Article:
Revolutions began when God died in the pretence of man. In the last century, man dreamed up a world that more than matched what gods promised. The very ideal of heaven on earth was ambition as well as rebellion; it was the moment of the mortal taking complete copyright over his destiny, making the Highest Power redundant. And there was no dream bigger than communism—was it not Christianity without the crucifixion? The Cross would seek shoulders, of course, and Golgotha would be renamed as Gulag, but the whole enterprise was built on man’s immense capacity to dream. When the lie unravelled in the final years of the 20th century, what lay buried in the wreckage of the Soviet empire and its vassals were the last remains of man’s God complex.
Then God Himself made an appearance, in the first breakfast horror show of the new millennium. 9/11 changed everything, and most tellingly, man’s power to give evil a divine mandate. What we still remember from those grainy TV images from Mount Jihad somewhere in Afghanistan is the face of God’s oracle in military camouflage, delivering his commandments of bloodlust and hatred. The God-fearing world was reborn in the aftermath of 9/11, and the Book became the weapon of religion’s troglodytes. Fear would power politics from Washington to Mumbai.
Fear was the religion of 2015. In another time, it was the Great Islamic Revolution that declared war on history and institutionalised the uses of Shaitan. This year the caliphate of ISIS industrialised video jihad in which the enemy—a prerequisite for the revolution of man or of God—was Everyman. In his execution, drawing its ghoulish symbolism from an exaggerated sense of persecution, the masked killer drew blood for the sins of infidels in power. The so called ‘sword of Islam’ was real and closer in a year that saw voluntary jihadists joining the desert battle for the perpetuation of a god who wanted to alter both geography and history. In its capacity for extraterritorial terror, ISIS proved to be the most organised expression of evil after the Nazi era. Then it was the struggle of man for a racially refined ideal on the graveyard of the impure other; in 2015 it was God’s struggle against the small pleasures of indifferent infidels in the sandy remoteness of the Middle East, or in your neighbourhood market.
The gunshots in a magazine office in Paris in January 2015 set the tone. The killers’ invocation of their god only reaffirmed that it always required the strength of their scripture to sanctify murder, to play out grievance and vengeance. And their choice of victims—cartoonists and writers, those modern day Rabelaisian rebels who laughed at the power and pathologies of gods and men who pretended to be gods— told us that this war against laughter was waged on behalf of a cheerless god, as paranoid as the demigods of ideology. This god, we would soon realise, was threatened by our everyday pleasures, by the rhythm of our life. This god demanded fear. The journalists at Charlie Hebdo resisted.
Ten months later, Paris, as a city and a way of life, would again be under attack. It was not sociology—the unassimilated ghettos, the dilution of laïcité and the demographic tinderbox— that killed in Paris last month; it just added to the theology of hate. Paris, as an idea and an attitude, was a repudiation of everything that the God prescribed. So the God went to the football stadium, to the concert hall, to the restaurant… anywhere the ‘hedonist’ dared to go, anywhere being joyful was not a crime. We were no longer sure about the person at the next table, the passenger next to us, or about the quietest colleague in the office. The ordinariness of the martyr’s biography revealed how far the God of vengeance had gone. The lone wolf and the pack were united in their pursuit of paradise. The cult of martyrdom was sustained by the rejection of this world, which was nothing but a provocation, a battlefield. The God-fearing world was inevitable.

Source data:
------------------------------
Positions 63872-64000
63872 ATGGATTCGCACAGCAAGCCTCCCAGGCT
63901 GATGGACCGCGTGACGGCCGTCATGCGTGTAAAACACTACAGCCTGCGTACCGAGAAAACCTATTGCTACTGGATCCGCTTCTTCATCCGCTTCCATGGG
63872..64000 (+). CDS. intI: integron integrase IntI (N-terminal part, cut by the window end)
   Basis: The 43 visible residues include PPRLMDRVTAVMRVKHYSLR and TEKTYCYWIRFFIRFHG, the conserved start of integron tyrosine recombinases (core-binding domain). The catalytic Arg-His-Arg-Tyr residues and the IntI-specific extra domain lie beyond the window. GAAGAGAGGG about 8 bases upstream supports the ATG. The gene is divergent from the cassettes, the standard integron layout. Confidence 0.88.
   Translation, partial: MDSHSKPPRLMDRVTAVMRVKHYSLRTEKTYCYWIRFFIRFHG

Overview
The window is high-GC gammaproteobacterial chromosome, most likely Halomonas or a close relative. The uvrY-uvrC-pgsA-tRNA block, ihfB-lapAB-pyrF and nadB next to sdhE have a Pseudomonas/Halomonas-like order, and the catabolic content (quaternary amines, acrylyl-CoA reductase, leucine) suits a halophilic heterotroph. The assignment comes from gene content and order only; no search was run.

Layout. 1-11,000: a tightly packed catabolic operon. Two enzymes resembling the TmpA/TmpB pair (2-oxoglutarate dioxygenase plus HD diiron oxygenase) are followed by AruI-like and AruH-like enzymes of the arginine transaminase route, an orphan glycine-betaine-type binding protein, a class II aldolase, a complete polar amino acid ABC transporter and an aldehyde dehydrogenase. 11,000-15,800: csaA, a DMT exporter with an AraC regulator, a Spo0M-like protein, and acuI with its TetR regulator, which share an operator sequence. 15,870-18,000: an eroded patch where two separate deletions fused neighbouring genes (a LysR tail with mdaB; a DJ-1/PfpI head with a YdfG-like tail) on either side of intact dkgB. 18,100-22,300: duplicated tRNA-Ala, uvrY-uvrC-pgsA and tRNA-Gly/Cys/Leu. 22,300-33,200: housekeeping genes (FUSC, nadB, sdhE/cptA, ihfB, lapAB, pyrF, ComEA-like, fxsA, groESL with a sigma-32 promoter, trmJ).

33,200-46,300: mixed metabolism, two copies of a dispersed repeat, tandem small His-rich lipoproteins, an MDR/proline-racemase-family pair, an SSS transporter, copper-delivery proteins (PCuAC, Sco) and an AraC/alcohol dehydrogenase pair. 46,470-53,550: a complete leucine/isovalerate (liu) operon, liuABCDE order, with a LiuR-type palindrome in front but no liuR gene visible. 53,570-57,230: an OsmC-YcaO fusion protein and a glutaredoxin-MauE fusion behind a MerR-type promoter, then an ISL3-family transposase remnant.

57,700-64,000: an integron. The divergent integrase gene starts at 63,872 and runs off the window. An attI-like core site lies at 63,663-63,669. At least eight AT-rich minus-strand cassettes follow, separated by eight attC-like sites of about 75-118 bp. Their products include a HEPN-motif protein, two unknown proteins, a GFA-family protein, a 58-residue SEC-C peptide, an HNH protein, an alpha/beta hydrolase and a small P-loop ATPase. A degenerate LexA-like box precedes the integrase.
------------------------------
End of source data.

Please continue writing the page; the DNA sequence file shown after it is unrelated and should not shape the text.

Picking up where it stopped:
Now it was clearer: the civilised world— where laughter or leisure was not a crime against divinity—was getting cosier, and thereby more vulnerable, in its selective, politically convenient appraisal of Islamism. The political class could not discard platitudes in the aftermath of a terrorist attack. Whenever a politician, invariably the leader of a victim state, said ‘Terror has no religion’ or ‘Don’t vilify Muslims’, it was a disingenuous assumption, and a convenient distraction. No faith divided or terrorised or subjugated people as Islam did in the world after the Cold War. A meaningful conversation on it was impossible because condescending liberals and meek politicians assumed that talking about Islam was denigrating Islam. This cop-out—and the accompanying face-off between ‘Islamophobia’ (a stigma attached to anyone who dared to break the consensus) and ‘Islamofascism’ (a visible version of domination and dehumanisation)—made the sanguineous God freer, and the domain of fear wider.
Religion was the belief system that shaped the social as well as cultural evolution of man—and it abhorred questions, gave in to God. Every religion is a story, told and retold by the believer. We survived the horribly told story of a merciless god, and if the past is any indication, we would be alive to see the retreat of yet another god and his kingdom on the sand.